Why do we need accreditation for nursing schools?
First and foremost, accreditation is necessary for setting high-quality standards of education received by future nurses. It is a tool of program assessment, which must help educational standards develop and promote new promising trends in the sphere. Preparation of lead qualification specialists necessitates consistency of requirements (which are not made identical, though) that can provide guidelines for educators. Finally, accreditation gives assurance to students that their programs will allow them to become valuable specialists in the future (Collins, 1997).
What does an accreditation agency look for when they review a school?
When an accreditation agency reviews a nursing school, it looks for proof that all the required competencies are well-defined and implemented in curricula. Since the evaluation methods and quality requirements differ across the states, an accreditation agency looks for a program that would provide more than just basically required knowledge and skills (Collins, 1997).
What are the quality criteria that they are looking for when they review a school?
Each nursing program should be based upon documents and guidelines that provide a unique set of criteria for the evaluation. Thus, when an accreditation agency reviews a school, it has to approach it individually in terms of quality measurements. However, there are basic criteria that indicate high-quality performance, such as efficiency, efficacy, and comprehensiveness. Waste of resources, as well as standards confusion, usually characterizes low-quality curricula (Collins, 1997).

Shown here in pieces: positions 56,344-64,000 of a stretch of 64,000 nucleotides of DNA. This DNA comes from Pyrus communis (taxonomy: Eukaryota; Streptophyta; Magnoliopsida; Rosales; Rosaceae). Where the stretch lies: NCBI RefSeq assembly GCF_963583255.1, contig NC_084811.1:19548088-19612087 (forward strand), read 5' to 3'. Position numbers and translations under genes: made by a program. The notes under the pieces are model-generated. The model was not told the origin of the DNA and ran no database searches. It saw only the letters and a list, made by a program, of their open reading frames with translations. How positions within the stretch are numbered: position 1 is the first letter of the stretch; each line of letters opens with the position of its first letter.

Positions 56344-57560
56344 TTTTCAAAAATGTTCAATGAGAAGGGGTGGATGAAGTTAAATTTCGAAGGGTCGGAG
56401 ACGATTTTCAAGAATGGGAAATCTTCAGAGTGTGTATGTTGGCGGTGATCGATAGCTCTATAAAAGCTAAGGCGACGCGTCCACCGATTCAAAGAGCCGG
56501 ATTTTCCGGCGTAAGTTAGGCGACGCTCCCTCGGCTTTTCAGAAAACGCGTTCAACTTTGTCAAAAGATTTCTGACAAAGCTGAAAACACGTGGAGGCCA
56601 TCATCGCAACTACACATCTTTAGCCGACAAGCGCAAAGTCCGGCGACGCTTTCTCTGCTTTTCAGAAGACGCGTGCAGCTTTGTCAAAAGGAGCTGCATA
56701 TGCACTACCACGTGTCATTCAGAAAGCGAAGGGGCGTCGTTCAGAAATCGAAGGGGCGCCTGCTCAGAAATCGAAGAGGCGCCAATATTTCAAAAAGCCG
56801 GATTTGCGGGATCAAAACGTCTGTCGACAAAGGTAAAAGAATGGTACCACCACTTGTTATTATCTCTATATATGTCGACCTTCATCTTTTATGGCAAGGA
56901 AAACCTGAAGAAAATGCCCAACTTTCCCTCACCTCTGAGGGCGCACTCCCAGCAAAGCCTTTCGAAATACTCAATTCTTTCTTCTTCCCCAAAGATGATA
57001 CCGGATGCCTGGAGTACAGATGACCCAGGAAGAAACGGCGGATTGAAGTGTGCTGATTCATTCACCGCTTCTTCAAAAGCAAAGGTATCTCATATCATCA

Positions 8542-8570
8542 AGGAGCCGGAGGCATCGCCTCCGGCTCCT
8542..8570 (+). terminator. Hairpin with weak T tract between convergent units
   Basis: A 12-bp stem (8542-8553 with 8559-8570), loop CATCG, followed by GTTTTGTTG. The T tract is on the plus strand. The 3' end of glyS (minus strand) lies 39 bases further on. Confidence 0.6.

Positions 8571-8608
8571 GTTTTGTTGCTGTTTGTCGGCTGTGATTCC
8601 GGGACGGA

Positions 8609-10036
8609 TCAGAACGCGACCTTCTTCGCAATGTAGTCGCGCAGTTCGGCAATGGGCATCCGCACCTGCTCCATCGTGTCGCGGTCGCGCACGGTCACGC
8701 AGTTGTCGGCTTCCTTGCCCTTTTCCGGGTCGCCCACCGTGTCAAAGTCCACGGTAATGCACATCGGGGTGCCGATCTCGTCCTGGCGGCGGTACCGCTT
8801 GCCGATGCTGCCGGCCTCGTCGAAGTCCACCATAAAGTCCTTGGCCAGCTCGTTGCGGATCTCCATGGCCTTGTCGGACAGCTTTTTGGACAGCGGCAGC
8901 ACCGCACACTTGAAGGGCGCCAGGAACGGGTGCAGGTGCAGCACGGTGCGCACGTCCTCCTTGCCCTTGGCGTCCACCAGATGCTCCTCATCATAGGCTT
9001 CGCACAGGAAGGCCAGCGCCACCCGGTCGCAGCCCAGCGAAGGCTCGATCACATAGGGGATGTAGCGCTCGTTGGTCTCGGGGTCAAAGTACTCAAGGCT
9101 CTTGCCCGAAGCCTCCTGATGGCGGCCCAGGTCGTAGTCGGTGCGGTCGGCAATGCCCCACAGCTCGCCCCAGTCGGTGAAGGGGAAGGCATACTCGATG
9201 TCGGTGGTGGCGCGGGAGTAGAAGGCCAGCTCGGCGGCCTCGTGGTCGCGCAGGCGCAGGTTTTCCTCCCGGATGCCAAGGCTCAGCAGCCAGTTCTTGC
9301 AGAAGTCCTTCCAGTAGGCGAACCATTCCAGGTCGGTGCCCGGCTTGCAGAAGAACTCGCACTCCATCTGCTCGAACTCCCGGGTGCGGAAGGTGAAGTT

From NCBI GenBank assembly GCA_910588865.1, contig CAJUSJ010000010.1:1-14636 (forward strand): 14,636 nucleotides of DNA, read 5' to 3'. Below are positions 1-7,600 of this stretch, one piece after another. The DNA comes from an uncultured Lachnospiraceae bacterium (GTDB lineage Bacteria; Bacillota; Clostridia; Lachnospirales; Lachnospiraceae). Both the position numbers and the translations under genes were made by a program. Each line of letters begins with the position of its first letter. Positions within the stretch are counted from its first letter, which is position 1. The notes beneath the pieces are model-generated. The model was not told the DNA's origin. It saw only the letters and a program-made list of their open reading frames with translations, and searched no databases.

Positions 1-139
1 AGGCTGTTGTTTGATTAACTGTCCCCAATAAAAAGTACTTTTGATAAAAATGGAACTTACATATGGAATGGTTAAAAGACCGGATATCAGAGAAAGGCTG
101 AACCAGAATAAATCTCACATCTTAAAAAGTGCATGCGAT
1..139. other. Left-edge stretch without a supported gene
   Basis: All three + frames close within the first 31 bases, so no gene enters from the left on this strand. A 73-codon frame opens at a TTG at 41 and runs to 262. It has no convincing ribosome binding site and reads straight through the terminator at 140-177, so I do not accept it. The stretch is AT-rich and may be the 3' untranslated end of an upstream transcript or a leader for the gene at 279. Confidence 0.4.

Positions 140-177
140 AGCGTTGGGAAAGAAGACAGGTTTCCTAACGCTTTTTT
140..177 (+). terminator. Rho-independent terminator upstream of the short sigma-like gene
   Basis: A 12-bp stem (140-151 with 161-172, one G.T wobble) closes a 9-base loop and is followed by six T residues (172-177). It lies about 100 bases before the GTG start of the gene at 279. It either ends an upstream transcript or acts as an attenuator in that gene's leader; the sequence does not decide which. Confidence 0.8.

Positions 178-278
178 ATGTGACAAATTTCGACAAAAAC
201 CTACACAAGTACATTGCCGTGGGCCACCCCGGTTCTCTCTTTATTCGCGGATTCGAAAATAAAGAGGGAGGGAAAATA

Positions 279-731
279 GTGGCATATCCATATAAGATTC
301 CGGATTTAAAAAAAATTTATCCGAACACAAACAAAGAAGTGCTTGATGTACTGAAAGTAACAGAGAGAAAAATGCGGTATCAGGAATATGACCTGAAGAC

What is meant by a quasi-governmental agency?
A quasi-governmental agency is a hybrid organization that combines legal features of both the government-run and private sector (Kosar, 2011). There are several types of such entities that include quasi-official agencies, organizations sponsored by the government, agency-related non-commercial enterprises, research organizations funded by the state, nonprofit companies, and a group of organizations of an indeterminate type (Anheier, 2014). Since the private and public sectors are similar in their goals, the latter can use the former for accreditation purposes to improve the program performance of educational institutions.
Anheier, H. K. (2014). Nonprofit organizations: Theory, management, policy. London, UK: Routledge.
Collins, M. (1997). Issues of accreditation: a dean’s perspective. Online Journal of Issues in Nursing, 2(3). Web.
Kosar, K. R. (2011). Quasi government: hybrid organizations with both government and private sector legal characteristics. Collingdale, PA: DIANE Publishing.